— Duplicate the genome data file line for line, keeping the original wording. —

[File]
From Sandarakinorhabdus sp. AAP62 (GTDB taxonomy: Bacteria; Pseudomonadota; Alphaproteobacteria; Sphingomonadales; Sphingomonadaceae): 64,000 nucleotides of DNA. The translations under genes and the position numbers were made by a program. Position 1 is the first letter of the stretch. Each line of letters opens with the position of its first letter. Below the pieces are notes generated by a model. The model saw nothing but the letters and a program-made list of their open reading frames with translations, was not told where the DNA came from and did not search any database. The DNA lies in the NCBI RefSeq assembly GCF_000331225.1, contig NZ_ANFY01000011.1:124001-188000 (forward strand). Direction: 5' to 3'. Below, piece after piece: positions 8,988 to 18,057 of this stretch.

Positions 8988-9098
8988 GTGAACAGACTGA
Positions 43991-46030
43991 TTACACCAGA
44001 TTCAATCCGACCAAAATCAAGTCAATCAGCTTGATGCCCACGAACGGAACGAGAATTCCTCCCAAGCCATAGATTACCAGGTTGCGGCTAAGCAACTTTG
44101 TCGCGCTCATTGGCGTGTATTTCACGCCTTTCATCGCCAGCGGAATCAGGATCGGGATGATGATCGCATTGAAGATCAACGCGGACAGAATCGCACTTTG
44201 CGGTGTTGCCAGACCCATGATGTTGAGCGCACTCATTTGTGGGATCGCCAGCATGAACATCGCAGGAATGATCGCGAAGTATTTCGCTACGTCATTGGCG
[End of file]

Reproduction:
From Sandarakinorhabdus sp. AAP62 (GTDB taxonomy: Bacteria; Pseudomonadota; Alphaproteobacteria; Sphingomonadales; Sphingomonadaceae): 64,000 nucleotides of DNA. The translations under genes and the position numbers were made by a program. Position 1 is the first letter of the stretch. Each line of letters opens with the position of its first letter. Below the pieces are notes generated by a model. The model saw nothing but the letters and a program-made list of their open reading frames with translations, was not told where the DNA came from and did not search any database. The DNA lies in the NCBI RefSeq assembly GCF_000331225.1, contig NZ_ANFY01000011.1:124001-188000 (forward strand). Direction: 5' to 3'. Below, piece after piece: positions 8,988 to 18,057 of this stretch.

Positions 8988-9098
8988 GTGAACAGACTGA
Positions 43991-46030
43991 TTACACCAGA
44001 TTCAATCCGACCAAAATCAAGTCAATCAGCTTGATGCCCACGAACGGAACGAGAATTCCTCCCAAGCCATAGATTACCAGGTTGCGGCTAAGCAACTTTG
44101 TCGCGCTCATTGGCGTGTATTTCACGCCTTTCATCGCCAGCGGAATCAGGATCGGGATGATGATCGCATTGAAGATCAACGCGGACAGAATCGCACTTTG
44201 CGGTGTTGCCAGACCCATGATGTTGAGCGCACTCATTTGTGGGATCGCCAGCATGAACATCGCAGGAATGATCGCGAAGTATTTCGCTACGTCATTGGCG